Mixing varieties of cotton to produce non
January 19, 2023 report
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by Bob Yirka , Phys.org
A team of researchers at the U.S. Department of Agriculture has found that interbreeding varieties of cotton can produce new varieties that can be used to make non-flammable fabrics. In their paper posted in the open-access journal PLOS ONE, the group describes studying multiple interbred varieties of flammable cotton to find new varieties with anti-flammable properties.
Over the years, cotton has become a standard material for making clothes that feel comfortable against the skin and do not lead to irritation. Unfortunately, garments made from cotton tend to burn quite easily and readily, leading to injury if they catch fire. To reduce the problem, agents are added to reduce the flammability of cotton fabric. Unfortunately, these agents tend to be harmful to the environment, cause irritation and reduce comfort. The fabrics also sometimes lose their protection after being washed a few times.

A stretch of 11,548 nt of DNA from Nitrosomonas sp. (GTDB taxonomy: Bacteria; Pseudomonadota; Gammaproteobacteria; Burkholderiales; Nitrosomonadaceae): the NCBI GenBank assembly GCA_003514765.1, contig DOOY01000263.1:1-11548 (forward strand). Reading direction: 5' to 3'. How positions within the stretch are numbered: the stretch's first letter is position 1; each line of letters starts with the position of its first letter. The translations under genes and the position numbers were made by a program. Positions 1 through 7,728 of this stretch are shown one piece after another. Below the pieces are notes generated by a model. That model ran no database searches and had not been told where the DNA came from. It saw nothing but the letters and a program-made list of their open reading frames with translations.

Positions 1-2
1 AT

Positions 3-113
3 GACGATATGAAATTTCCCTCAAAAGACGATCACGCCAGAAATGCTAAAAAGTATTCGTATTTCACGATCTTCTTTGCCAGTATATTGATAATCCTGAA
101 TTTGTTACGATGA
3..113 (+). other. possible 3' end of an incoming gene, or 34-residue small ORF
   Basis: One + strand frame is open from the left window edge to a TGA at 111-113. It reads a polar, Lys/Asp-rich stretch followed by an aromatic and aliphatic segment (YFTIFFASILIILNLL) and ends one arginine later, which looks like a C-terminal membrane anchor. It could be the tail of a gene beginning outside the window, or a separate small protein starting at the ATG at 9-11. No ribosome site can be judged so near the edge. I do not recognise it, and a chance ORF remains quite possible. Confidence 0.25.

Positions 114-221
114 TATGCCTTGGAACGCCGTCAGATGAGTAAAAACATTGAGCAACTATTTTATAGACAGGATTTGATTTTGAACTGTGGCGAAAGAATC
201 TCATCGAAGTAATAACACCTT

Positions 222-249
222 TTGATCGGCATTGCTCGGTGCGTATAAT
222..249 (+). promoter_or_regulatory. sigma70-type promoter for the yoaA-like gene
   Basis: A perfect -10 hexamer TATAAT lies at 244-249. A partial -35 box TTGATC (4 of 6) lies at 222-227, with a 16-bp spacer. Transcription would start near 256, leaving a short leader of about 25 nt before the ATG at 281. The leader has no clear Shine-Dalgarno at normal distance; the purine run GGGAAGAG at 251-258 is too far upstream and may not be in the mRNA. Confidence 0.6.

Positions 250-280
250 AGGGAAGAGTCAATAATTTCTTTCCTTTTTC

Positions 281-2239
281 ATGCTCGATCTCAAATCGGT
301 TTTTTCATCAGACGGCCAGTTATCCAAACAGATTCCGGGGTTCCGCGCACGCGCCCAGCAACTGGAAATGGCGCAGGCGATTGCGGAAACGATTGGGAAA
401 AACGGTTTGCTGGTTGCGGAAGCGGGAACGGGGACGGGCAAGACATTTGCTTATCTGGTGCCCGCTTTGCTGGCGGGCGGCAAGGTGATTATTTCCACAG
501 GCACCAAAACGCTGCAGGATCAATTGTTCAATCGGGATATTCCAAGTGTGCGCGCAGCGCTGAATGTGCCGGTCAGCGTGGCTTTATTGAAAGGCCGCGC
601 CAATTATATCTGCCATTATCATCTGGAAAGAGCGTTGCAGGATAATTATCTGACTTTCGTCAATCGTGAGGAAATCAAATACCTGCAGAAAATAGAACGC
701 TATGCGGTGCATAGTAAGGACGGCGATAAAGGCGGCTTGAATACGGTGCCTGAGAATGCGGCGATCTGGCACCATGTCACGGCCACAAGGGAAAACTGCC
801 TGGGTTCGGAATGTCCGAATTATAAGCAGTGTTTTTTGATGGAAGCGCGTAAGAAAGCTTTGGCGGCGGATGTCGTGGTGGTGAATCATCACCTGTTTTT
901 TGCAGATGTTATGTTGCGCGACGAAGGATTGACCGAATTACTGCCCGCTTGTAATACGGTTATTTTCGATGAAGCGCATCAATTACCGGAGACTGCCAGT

In this new study, the researchers noted that some brown varieties of cotton have flame-retardant qualities, and they wondered if some of the genetics might also be hidden in white varieties. To find out, they studied varieties that were interbred and contained certain flavonoids linked to flammability found in brown varieties.
The USDA has been breeding and interbreeding cotton for many years, hoping to find new varieties with better traits than those currently in use. In studying those that have been developed, the researchers found 11 strains that they believed might offer what they were looking for. They tested each by burning samples in their native form. They then chose the five that fared the best for further testing.
The next stage of testing involved creating fabric from each of the five strains they had chosen and attempting to set them on fire. They found that four of the five samples not only withstood the application of a flame, but extinguished it. The researchers also tested the fabrics they made to see if they had lost any of their desirable characteristics and found that they had not.
The researchers plan to continue their efforts, seeking to learn more about the genetics behind the nonflammable materials and to make sure they continue to resist burning even after being washed and worn many times.
More information: Gregory N. Thyssen et al, Flame resistant cotton lines generated by synergistic epistasis in a MAGIC population, PLOS ONE (2023). DOI: 10.1371/journal.pone.0278696
Journal information: PLoS ONE
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